Two 1 1/2-quart bowls (one with cover)
9- by 13- by 2-inch baking pan
Pastry brush (I use a dedicated 2-inch polyester paint brush for speed and convenience)
Straight edge (I find a clean 23-inch paint guide to be great)
Sharp knife (I like a serrated tomato knife)
1 pound frozen phyllo sheets (40 sheets in package) Athens Phyllo Sheets
1 pound finely chopped walnuts (I use a KitchenAid manual chopper for about 50 strokes)
1 cup sugar
1 1/2 teaspoons ground cinnamon
1 1/2 cups melted butter
3/4 cup sugar
3/4 cup water
1 cup honey
1 1/2 tablespoons lemon juice
For base: Thaw phyllo pastry according to package directions, and refrigerate until you start to assemble dry ingredients. Combine chopped walnuts, sugar and cinnamon in one 1 1/2-quart bowl, level top of mixture, and mark in 1/3 portions with spoon. Melt butter in microwave in covered 1 1/2-quart bowl. Open one package of pastry sheets, and roll out on provided wax paper. Have another piece of wax paper ready to cover unused sheets.
Brush melted butter onto bottom and about ½ inch of sides of pan. Place one pastry sheet on bottom of pan (there will be a little excess length). Quickly brush the pastry sheet with melted butter, working from the center to the edges to remove any air bubbles under the pastry. Continue to add sheets and butter until 10 sheets are in pan. Cover the unused pastry sheets. Using the serrated knife, trim off the excess length of pastry and spoon 1/3 of the dry base ingredients onto the pastry.
Repeat the above with 10 pastry sheets followed by 1/3 of the dry ingredients two more times, then top with remaining 10 pastry sheets, applying butter to each sheet.
Trim the excess pastry length one more time. Using the straight edge and serrated knife, slightly score both diagonals of the top surface of pastry sheets. Continue to score pastry in lines parallel to the diagonals to produce a diamond pattern of the size you desire (I usually score the parallel lines about 1 1/4 inch apart).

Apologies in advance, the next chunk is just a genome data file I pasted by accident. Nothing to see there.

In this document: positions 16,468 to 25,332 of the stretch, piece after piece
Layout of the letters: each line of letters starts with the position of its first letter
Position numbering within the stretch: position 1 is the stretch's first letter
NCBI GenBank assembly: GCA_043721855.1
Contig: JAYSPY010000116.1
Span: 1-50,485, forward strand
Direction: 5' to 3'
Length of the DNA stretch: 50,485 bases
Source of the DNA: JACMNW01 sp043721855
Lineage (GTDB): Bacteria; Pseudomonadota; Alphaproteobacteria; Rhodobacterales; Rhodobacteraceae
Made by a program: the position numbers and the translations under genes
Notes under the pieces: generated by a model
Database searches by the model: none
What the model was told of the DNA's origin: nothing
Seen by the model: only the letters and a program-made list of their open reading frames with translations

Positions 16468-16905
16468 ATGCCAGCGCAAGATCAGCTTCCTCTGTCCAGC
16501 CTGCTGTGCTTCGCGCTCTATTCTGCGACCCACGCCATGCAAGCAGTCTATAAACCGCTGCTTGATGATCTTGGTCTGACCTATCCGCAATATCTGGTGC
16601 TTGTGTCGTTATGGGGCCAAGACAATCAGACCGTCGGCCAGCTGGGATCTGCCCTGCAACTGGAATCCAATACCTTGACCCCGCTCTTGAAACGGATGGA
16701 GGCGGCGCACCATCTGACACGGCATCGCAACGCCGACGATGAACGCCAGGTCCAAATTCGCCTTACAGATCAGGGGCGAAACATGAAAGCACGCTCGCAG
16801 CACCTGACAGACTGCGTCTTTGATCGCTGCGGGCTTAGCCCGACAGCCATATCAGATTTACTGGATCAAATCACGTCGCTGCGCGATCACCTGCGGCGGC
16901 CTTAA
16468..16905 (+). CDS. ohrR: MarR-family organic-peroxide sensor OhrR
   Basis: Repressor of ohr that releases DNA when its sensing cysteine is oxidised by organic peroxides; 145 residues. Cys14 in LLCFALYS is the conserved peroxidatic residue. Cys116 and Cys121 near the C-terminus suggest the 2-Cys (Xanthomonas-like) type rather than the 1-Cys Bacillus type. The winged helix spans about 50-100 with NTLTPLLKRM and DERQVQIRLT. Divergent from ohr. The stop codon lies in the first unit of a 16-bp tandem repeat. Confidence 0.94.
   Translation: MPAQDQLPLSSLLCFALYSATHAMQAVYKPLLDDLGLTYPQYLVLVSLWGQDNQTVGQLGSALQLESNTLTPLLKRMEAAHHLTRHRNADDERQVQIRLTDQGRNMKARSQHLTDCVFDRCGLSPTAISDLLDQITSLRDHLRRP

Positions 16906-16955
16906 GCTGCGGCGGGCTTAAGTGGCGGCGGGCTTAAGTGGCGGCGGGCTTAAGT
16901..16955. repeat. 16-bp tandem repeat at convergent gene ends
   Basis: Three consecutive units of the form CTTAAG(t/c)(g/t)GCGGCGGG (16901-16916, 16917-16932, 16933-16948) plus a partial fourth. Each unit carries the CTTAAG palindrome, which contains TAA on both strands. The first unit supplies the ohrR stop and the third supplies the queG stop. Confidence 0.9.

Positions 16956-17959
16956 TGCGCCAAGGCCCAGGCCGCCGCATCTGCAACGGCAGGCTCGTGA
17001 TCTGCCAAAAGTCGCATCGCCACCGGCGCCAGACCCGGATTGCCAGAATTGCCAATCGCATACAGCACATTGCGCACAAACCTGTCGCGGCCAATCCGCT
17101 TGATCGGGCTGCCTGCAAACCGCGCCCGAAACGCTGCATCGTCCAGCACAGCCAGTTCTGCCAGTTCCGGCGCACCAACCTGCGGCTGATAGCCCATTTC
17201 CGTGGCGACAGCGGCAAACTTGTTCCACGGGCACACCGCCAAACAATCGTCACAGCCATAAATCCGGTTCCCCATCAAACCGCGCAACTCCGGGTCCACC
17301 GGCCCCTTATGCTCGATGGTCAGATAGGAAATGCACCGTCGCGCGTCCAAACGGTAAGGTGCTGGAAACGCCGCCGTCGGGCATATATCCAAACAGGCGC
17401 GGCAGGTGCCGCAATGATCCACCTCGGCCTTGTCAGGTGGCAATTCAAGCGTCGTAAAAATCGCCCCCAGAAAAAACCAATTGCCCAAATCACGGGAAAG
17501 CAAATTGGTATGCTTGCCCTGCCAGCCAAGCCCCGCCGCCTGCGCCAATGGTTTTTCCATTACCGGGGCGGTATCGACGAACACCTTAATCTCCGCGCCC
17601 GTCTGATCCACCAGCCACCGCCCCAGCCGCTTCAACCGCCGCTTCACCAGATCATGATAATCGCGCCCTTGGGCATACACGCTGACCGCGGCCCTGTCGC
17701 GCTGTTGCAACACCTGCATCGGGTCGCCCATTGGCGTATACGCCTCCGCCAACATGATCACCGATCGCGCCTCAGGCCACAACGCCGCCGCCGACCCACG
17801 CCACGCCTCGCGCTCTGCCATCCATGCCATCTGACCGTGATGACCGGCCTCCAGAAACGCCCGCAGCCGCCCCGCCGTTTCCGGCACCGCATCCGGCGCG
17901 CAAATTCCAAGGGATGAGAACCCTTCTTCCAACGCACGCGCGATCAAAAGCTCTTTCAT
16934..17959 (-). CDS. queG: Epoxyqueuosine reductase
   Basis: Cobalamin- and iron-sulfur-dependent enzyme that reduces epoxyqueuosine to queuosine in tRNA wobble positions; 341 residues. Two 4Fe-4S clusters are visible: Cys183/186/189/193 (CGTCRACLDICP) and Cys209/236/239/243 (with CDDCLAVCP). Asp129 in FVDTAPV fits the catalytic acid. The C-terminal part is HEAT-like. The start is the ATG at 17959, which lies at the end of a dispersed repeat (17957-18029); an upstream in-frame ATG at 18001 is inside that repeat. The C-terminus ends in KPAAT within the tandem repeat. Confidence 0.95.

Using the sharp serrated knife, use the established diamond pattern to continue scoring the baklava to about 1/2 the depth of the pan. Bake in preheated oven at 300 degrees for 2 1/2 hours.
For syrup: About 30 minutes before the baking is complete, place the water and sugar in a saucepan. Heat at medium/low setting until sugar is completely dissolved. Add lemon juice and honey to sugar syrup, and heat to consistency of water while stirring intermittently. Do not boil. Immediately after removing baklava from oven, pour the syrup evenly over the entire surface. Cool on rack at room temperature, then cover tightly and refrigerate at least overnight.
Final steps: Uncover the refrigerated baklava, and follow the previous 1/2-depth scoring lines to slice the baklava to the bottom of the pan. It is OK to re-cover and refrigerate longer or to proceed to packaging.
Depending on the size diamond pattern you have chosen, there will be 25 to 30 servings. I use cupcake liners to store and serve individual portions. I separate the liners and place them all on the countertop adjacent to the pan of baklava. I then remove several of the 1/4 and 1/2 diamond pieces with a thin flexible knife to access the full diamond pieces by sliding the knife underneath and lifting. Continue to remove the full diamond shapes, and place each in its cupcake liner. The remaining 1/4 and 1/2 diamond shapes are then combined into diamonds and placed in liners. While not as pleasing in appearance, these little pieces taste just like the full diamonds and should not be discarded.
Stack the packaged diamond-shape portions loosely in Tupperware or other container, separating each layer of servings with sheet of wax paper. Cover with additional sheet of wax paper and apply airtight lid. Refrigerate until almost time to serve.
— Recipe from Blaine Reese